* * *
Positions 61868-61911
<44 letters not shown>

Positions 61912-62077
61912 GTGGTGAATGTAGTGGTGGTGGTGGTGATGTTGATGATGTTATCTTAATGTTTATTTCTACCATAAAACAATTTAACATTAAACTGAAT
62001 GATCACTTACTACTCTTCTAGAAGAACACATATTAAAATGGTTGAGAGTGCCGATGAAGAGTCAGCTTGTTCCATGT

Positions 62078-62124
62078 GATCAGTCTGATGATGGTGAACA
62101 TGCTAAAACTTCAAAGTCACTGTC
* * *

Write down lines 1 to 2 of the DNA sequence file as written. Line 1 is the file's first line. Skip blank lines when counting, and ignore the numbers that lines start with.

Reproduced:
Positions 61868-61911
<44 letters not shown>